Minimally Invasive Surgeries
Weight loss surgeries/procedures fall into several different categories. Some surgeries/procedures fall into more than one category. They are as follows:
- Restrictive procedures
- Malabsorptive procedures
- Combination procedures
- Pylorus preserving procedures
- EBTs (Endoscopic Bariatric Therapy)
Purely Restrictive operations have largely been abandoned due to poor weight loss or maintenance of weight loss. Restrictive operations generally work solely by restricting the amount of food someone can eat at one time. They are simpler to do and usually entail sectioning off part of the stomach with either a staple line or belt or band of some sort. There is usually no rearranging of intestine. The best example of a purely restrictive operation is the LapBand. Some would ask “Isn’t the Sleeve gastrectomy purely restrictive?” The answer to that is no. There is restriction in a sleeve however there are other hormonal changes that occur when 70% of the stomach is removed that have a positive effect on metabolism and the sleeve is not interpreted by the body as starvation as is the LapBand. Purely restrictive procedures tend to be interpreted as starvation by the body. Purely restrictive procedures have the least risk for vitamin deficiency.
Malabsorptive operations are defined by operations that primarily work by bypassing more than half the small intestine so that there is less absorption of nutrients and calories by the body. This is combined with some sort of milder restriction of the stomach. Though you may think that it is the lack of absorption that is the primary cause of weight loss but it has been shown that it is not simply the malabsorption which results in positive effects. The bypassing of the first part of the small intestine seems to have a very positive metabolic effect on such conditions as diabetes and high cholesterol that can’t be explained by the malabsorption alone. The Biliopancreatic Diversion (BPD) and the Biliopancreatic Diversion with Duodenal Switch (BPD-DS) are the best examples. In both procedures the upper 60% of the small intestine is bypassed (does not see food anymore but is not removed). They differ in how the stomach is reduced in size and whether the pylorus (valve at the end of the stomach) is preserved or not. Malabsorptive operations result in the most weight loss with the highest success at 10 years out from surgery. They also result in the highest risk of vitamin deficiency. There are some out dated misperceptions of malabsorptive operations in that they cause chronic diarrhea and can cause liver failure. When on a balanced diet the chance of chronic diarrhea in a patient that has undergone BPD-DS is approximately 1%. Fatty meals will cause loose stools, however when the person is on a balanced diet, they should have 2-3 soft bowel movements a day. Liver failure was associated with an older malabsorptive procedure that is no longer done, the Jejunoileal bypass, in which 90% of the small intestine was bypassed. Liver failure should not occur with BPD or BPD-DS unless there has been severe noncompliance with diet associated with chronic diarrhea or when there is severe liver disease (near cirrhosis) already present before surgery. In this situation, the intestinal bypassing is reversed.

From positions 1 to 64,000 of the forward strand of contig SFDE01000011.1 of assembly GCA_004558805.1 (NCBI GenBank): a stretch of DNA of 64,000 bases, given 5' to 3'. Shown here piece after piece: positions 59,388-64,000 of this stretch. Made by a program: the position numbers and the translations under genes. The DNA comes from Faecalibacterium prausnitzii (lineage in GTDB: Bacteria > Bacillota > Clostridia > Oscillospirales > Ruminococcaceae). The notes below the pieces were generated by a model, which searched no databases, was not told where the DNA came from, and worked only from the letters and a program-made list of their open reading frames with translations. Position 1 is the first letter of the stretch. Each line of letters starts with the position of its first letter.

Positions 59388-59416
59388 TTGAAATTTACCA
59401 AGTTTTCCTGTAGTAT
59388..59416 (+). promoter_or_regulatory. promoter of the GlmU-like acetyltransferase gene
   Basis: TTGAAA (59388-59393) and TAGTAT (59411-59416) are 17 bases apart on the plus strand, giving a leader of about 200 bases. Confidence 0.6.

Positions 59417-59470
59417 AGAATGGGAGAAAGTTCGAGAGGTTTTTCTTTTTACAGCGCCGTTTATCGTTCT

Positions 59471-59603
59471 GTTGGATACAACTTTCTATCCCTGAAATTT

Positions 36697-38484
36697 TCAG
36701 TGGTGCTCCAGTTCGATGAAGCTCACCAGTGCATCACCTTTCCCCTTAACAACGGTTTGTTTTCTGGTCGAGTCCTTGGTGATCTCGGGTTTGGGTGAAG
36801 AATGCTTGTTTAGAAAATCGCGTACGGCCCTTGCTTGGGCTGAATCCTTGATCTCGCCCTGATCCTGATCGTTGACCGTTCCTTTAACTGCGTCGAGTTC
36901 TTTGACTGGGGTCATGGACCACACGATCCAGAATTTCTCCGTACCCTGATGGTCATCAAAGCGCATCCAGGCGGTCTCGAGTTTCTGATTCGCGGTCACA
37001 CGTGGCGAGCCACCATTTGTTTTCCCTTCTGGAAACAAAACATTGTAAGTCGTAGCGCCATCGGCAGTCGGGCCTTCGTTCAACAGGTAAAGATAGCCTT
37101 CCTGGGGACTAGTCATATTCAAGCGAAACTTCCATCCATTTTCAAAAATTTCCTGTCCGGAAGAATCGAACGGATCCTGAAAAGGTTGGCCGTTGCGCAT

Combination procedures refer to operations in which the stomach is made smaller and less than 50% of the small intestine is bypassed. Gastric Bypass or Roux-en-Y Gastric Bypass (RYGB), is the best example. In a gastric bypass a very small stomach pouch is made from the upper most part of the stomach. The remainder of the stomach and the top 10% of the small intestine is then bypassed. The bottom 90% of the small intestine is then connected to the pouch. Nothing is typically removed and the bottom of the stomach and the upper 10% of the small intestine drain by a connection lower down to join the food. The stomach and upper 10% contain important enzymes and juices that the body needs to properly digest so they are not removed. RYGB is especially good for treating people with Heartburn as there is a 100% success rate with resolving acid reflux after RYGB. The down side of a RYGB is that the pylorus is not part of the food channel anymore and therefore patients can get ulcers right after the pouch if they take in the medications that can cause an ulcer which are called NSAIDs (Nonsteroidal Anti-inflammatory Drugs). NSAIDs include such medications as Aspirin, Motrin, Advil, ibuprofen, Naprosyn, Aleve. Tylenol is not an NSAID, therefore can be taken by patients that choose RYGB. Since the pylorus is not part of the food channel in a RYGB the food is not slowed down as much and RYGB patients are less tolerant to sugars and fats. Sugars and fats in the diet can cause significant discomfort with bloating, cramping, sweating, flushing and this effect is called Dumping Syndrome.
Pylorus Preserving Operations
Pylorus preserving operations refer to surgeries in which the valve at the bottom of the stomach, the pylorus, is still part of the food channel. The pylorus has 2 functions. The first is to slow the passage of food from the stomach to the intestine and the second is to protect the intestine right after the stomach from ulcers caused by acid in the stomach. When the pylorus is preserved as is the case with some surgeries, there is less of a chance of ulcer formation and dumping syndrome. People with pylorus preserving surgeries are not restricted from taking NSAIDS. This is helpful to people that need medications for the heart, such as aspirin or medications for the joints, such as ibuprofen. The Gastric Bypass (RYGB) is not a pylorus preserving operation. The following are pylorus preserving operations/procedures, ESG (incisionless sleeve), Sleeve gastrectomy, Switch and Loop Switch.
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David Syn, M.D.
The Advanced Bariatric Surgery Center, P.A.
3805 22nd Place, Lubbock, TX 79410